Well known and renowned throughout Europe, the Venice Carnival in the eighteenth century became a real institution. Visited each year by thousands of visitors, the prestigious festival of Carnival in Venice at that time reached its zenith and international recognition: the effervescent and transgressive atmosphere, the comedy, masks, spectacular shows and the public gambling house made Venice 'The magnet of Europe'.

Soon, however, the intent of the Carnival in Venice, the origins and meaning of the festival, an opportunity to vent tensions and discontentment, caused the opposite effect: the ability to completely hide one’s identity in traditional Venice Carnival costumes and fancy masks increasingly became the perfect place for theft and harassment of various kinds.

These serious excesses forced the Venetian Republic to issue a series of decrees to limit abuses and fraudulent use of masks and costumes in Venice, measures that gradually went to undermine the very essence of the Carnival in Venice and the origins of freedom and equality.

After sunset, under the cover of darkness, the Venetian Carnival transgressed into something more sinister, mysterious attackers could freely commit crimes of various kinds with the certainty of impunity thanks to the anonymity guaranteed by the mask. Since 1339 a ban was decreed on Venice Carnival masks and costumes at night. Another abuse was the opportunity to wear women’s clothes or religious costumes to break into churches, monasteries or convents and commit indecent acts and libertines. During Venice Carnival in the 15th century therefore it was forbidden to enter holy places wearing masks. The threat to the safety of the inhabitants of Venice was due to the possibility for criminals to hide weapons and other dangerous objects under Venice Carnival costumes. Numerous official documents containing the prohibition to carry objects of a dangerous nature were therefore issued. Venice Carnival 18th century also forbade travelling to the casinos with masks and carnival costumes, due to the numerous incidents in which unknown gamblers were able to escape their creditors.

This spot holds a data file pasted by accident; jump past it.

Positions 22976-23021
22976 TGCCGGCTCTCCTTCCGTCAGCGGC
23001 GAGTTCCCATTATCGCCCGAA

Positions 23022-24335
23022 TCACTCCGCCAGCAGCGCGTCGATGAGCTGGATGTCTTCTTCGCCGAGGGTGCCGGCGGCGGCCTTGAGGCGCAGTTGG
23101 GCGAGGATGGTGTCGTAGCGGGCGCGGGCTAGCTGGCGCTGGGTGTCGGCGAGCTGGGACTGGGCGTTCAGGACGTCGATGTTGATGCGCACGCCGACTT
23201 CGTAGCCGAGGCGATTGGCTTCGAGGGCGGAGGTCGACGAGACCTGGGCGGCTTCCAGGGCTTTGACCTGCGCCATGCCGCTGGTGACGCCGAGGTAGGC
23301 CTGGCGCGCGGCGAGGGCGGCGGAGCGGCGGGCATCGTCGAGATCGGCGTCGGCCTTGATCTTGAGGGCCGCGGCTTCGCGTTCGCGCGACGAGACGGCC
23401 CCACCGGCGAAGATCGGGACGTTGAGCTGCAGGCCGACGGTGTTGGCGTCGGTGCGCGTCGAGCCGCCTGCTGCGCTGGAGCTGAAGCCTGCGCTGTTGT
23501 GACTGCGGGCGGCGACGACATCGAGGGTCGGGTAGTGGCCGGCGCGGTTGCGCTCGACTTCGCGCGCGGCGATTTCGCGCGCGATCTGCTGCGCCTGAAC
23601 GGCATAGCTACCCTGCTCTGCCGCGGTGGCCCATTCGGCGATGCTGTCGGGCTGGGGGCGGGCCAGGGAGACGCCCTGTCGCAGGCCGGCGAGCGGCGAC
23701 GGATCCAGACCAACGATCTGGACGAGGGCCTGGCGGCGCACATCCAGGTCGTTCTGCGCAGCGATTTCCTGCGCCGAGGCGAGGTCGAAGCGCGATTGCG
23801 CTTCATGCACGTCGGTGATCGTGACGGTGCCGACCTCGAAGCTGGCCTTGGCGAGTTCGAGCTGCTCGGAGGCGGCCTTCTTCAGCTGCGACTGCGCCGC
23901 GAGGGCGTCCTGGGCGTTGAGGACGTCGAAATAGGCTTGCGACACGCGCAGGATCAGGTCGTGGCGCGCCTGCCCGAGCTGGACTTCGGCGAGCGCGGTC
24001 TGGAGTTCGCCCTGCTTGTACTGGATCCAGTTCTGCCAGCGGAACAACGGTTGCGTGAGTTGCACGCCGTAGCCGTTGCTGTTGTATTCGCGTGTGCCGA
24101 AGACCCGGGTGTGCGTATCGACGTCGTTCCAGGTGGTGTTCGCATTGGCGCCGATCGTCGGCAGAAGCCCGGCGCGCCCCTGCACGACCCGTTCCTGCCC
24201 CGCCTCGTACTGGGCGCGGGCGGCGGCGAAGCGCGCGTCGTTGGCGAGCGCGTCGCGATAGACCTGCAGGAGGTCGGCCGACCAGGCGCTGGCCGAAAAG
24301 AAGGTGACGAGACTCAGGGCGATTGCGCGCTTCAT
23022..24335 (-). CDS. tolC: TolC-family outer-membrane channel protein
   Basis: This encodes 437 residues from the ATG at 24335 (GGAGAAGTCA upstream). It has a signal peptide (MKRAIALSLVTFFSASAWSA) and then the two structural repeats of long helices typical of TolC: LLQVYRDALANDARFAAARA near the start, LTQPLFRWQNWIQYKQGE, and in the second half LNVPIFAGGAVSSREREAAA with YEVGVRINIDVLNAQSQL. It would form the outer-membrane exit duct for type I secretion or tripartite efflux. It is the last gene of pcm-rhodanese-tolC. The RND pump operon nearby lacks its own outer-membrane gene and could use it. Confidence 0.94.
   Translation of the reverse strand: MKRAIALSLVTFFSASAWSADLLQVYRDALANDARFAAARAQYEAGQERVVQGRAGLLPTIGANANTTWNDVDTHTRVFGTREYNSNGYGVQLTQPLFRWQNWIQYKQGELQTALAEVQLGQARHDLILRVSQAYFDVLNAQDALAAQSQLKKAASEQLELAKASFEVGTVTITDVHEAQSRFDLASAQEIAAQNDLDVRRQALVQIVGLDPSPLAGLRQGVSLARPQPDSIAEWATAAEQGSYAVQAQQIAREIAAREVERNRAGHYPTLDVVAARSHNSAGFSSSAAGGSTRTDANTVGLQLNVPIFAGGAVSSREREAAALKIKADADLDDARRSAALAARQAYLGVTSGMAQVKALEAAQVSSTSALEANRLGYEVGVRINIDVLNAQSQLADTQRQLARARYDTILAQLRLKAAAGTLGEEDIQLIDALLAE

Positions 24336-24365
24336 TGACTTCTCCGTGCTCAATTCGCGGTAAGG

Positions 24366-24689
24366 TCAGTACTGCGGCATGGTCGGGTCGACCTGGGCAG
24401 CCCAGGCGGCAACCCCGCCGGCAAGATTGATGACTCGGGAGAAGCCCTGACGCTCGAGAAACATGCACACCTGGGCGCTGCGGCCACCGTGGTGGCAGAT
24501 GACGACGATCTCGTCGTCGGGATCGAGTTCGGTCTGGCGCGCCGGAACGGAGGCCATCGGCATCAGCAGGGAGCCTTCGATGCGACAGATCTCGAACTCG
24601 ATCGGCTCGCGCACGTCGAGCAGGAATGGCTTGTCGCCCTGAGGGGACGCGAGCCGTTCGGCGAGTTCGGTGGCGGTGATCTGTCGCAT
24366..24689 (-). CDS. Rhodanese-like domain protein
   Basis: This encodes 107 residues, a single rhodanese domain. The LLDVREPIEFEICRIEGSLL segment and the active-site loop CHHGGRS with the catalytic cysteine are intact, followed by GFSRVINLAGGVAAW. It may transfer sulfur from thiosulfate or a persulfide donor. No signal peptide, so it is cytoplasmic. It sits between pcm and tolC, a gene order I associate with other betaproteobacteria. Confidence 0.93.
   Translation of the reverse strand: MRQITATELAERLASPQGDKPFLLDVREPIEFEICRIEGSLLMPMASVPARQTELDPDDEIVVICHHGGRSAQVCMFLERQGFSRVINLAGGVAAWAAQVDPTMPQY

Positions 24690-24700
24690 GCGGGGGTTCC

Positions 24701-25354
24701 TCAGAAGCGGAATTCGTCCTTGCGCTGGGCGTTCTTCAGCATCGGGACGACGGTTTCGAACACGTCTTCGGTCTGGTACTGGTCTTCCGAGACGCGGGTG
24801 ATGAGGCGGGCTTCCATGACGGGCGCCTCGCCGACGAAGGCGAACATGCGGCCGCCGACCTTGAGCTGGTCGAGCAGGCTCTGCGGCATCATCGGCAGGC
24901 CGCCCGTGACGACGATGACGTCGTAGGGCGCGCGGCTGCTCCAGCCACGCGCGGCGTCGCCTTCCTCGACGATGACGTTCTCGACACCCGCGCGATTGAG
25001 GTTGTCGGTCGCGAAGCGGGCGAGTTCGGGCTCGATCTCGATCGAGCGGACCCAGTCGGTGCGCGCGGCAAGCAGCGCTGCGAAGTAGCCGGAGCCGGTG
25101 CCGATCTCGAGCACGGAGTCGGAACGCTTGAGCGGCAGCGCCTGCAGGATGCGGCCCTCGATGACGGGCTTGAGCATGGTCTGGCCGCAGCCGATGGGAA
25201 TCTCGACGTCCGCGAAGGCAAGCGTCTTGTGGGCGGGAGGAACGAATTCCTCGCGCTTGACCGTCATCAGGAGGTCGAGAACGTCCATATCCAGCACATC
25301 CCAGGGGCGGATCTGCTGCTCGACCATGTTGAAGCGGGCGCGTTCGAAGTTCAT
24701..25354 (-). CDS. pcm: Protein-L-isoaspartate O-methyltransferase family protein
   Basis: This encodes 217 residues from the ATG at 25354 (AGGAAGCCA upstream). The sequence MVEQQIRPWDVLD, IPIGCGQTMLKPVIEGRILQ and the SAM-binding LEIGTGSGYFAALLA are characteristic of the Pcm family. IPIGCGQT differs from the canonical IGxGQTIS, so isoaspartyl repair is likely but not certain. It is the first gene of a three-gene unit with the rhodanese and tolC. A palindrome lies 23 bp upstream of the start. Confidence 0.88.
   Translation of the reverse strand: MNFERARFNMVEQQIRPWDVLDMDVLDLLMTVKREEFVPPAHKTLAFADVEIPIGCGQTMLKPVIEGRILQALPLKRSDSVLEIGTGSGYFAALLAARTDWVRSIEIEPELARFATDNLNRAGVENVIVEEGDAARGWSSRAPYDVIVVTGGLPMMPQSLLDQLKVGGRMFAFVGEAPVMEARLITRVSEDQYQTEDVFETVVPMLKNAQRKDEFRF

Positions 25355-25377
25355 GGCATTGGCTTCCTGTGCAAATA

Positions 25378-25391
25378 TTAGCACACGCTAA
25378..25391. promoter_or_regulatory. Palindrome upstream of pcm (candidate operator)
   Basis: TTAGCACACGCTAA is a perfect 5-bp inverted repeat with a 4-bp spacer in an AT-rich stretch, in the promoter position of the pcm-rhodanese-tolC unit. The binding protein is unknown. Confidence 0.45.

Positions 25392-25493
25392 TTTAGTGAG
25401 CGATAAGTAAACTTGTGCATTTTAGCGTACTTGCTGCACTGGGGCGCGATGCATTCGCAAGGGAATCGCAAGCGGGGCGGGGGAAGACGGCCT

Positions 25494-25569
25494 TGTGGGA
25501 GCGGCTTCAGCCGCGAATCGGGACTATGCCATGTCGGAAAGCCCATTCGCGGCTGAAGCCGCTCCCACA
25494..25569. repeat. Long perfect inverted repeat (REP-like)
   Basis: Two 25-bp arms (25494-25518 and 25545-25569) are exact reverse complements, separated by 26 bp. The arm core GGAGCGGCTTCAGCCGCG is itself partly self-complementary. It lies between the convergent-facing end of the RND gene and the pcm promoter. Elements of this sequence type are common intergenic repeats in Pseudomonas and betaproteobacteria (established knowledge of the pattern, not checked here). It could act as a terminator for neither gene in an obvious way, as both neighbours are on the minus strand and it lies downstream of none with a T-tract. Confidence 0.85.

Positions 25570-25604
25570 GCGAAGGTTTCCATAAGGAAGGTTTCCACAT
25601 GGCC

With the fall of the Venetian Republic in 1797, a permanent ban of Venice Carnival costumes arrived, with the exception of private parties in Venetian palaces and the Ballo della Cavalchina at the La Fenice Theatre: the Venice Carnival history was hard hit and a long period of decline ensued that led to the gradual shutdown of all parties connected to it. The last Carnival in Venice is dated at 1797. The fall of the Republic at the hands of Napoleon marked the end of the long independence of Venice and the abolition of the many traditions of the Venetian Carnival for about two centuries.

Only from 1967 the first parties were reorganized with parades of masks and costumes, bringing back to life traditions and the Venice Carnival history. In 1979 a program to engage the inhabitants of Venice in the Venetian festivities was drafted for the first time to return the Carnival of Venice to its origins... The new formula has become a success story that has been going on for thirty years.

By Insidecom Editorial Staff